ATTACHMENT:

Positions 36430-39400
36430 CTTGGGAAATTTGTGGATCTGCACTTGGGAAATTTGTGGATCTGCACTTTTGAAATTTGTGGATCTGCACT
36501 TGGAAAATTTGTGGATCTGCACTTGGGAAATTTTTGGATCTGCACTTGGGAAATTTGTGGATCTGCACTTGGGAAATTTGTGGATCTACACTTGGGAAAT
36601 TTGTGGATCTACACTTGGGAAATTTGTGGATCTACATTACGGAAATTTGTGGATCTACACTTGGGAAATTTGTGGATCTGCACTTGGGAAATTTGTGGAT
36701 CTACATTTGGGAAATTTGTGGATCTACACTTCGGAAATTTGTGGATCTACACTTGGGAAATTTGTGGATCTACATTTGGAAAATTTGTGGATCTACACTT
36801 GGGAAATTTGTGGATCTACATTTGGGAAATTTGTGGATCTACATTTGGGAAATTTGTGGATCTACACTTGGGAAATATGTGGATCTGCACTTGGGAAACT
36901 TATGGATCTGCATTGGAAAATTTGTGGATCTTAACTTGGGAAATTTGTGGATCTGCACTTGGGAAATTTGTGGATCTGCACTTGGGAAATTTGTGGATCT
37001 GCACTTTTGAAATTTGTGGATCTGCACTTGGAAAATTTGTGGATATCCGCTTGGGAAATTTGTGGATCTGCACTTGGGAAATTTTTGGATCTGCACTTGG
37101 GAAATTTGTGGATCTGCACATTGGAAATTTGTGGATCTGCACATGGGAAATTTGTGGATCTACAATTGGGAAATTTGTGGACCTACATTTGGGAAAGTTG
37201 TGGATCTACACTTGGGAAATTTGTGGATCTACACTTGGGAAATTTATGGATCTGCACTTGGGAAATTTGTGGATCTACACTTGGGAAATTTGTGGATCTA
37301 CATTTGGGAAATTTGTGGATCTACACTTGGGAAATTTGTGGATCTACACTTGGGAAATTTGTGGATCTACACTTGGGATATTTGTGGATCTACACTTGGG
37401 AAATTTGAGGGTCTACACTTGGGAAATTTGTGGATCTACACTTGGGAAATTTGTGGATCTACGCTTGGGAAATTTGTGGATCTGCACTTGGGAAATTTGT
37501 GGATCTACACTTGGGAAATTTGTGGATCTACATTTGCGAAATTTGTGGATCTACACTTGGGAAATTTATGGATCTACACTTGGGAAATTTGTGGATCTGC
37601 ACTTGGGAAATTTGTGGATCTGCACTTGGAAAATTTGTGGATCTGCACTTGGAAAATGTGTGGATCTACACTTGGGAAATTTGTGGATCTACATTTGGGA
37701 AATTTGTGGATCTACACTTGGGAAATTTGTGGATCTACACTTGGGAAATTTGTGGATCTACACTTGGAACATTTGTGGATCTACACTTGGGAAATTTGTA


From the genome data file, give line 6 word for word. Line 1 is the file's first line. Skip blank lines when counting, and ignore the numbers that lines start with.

36801 GGGAAATTTGTGGATCTACATTTGGGAAATTTGTGGATCTACATTTGGGAAATTTGTGGATCTACACTTGGGAAATATGTGGATCTGCACTTGGGAAACT